What The Show Portrays: In a flashback to 1918, Europe is engulfed in World War I. Members of the British royal family have to make a tough decision when Parliament sends a letter to King George V offering to help bring his cousin Tsar Nicholas II of Russia and his family to safety. After all, Russia is in the midst of a revolution, and the Romanovs aren't safe. But is it a good idea to bring the autocratic Romanovs to Great Britain? George defers to his wife Queen Mary, who advises him to deny the Romanovs amnesty and leave them to their terrible fate.
What Really Happened: No, Queen Mary did not personally foil the Romanovs' chance to find refuge in Great Britain. Instead, her husband George spent weeks mulling over what to do with the Russian royals, and it wasn't an easy decision. Historian Helen Rappaport explained:
George might have been a moral coward in changing his mind about the family being given sanctuary in Britain, but this in itself is too simplistic as an explanation of what happened. Rather, one needs to explore the true extent to which anyone – let alone the king and his government – was in a position to wave a magic wand over the fate of the Romanovs. Granting asylum was one thing, getting them out of Russia was quite another.
Blaming Mary for the Romanovs' fate is thus both unfair and historically inaccurate.
Princess Diana Did Not Personally Forewarn The Queen About Her 'Panorama' Interview
What The Show Portrays: Princess Diana gives an interview to BBC's Panorama in which she lays out years of distress, anger, and hurt in the royal family. Before the interview airs, Diana does her mother-in-law the courtesy of visiting her in person and warning her that it will be on television.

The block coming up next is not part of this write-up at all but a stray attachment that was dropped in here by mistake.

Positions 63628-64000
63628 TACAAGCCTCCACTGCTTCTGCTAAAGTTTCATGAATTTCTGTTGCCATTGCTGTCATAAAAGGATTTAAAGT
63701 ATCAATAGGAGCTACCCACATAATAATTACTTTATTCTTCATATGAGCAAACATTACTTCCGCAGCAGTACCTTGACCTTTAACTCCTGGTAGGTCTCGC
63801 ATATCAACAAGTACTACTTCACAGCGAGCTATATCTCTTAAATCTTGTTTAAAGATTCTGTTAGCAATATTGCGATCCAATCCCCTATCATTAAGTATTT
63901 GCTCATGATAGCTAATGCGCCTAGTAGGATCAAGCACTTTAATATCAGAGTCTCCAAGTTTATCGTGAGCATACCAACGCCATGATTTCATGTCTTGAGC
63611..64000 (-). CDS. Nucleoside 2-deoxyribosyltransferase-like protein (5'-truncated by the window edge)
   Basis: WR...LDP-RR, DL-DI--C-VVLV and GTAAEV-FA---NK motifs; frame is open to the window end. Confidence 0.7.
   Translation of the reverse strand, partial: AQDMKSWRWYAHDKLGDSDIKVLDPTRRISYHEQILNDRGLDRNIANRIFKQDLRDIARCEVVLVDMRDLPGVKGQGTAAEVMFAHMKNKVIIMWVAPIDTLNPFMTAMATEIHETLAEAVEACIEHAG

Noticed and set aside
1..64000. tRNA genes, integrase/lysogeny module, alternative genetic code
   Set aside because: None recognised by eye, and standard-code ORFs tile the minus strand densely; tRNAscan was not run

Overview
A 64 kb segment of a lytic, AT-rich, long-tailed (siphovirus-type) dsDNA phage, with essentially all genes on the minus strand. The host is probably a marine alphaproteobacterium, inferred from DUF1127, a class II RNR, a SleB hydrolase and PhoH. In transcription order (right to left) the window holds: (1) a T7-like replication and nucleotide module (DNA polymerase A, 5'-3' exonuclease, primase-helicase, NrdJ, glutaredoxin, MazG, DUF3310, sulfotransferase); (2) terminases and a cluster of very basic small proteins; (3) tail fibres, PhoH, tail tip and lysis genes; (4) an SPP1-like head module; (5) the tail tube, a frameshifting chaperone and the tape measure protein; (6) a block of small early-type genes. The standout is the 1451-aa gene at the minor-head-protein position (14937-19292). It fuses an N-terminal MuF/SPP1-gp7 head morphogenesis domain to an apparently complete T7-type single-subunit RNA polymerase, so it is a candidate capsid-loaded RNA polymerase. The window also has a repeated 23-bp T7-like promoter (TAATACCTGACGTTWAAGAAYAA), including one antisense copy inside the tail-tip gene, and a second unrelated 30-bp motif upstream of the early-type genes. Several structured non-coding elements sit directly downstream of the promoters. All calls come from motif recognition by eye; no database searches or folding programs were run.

What Really Happened: Diana's bombshell interview with Panorama really did happen – and journalist Martin Bashir really did go to extreme, unethical lengths to get Diana to agree to do the show, as depicted in The Crown.
One thing that didn't happen: Diana did not forewarn the queen about the interview. Instead, her press secretary Patrick Jephson had to call and break the news to the queen's team.
John Major Had Better Things To Do Than Guide Charles And Diana To An Amicable Divorce Settlement
What The Show Portrays: When it's clear that Prince Charles and Diana's marriage has run its course, Queen Elizabeth gets an inspired idea: Prime Minister John Major – who worked to find peace in Northern Ireland – should mediate their settlement and get the divorce finalized as quickly and smoothly as possible. Major is flattered that the queen would task him with this role, and he agrees to it, even if it means spending less time with his family.
What Really Happened: It's worth repeating: John Major was the Prime Minister of the United Kingdom. He had lots of things to do, like run an entire country. So being the lead mediator in a royal divorce was not a top priority for him. Moreover, it's unlikely that the queen would have asked Major to negotiate the divorce; indeed, nothing in the historical record suggests that she did.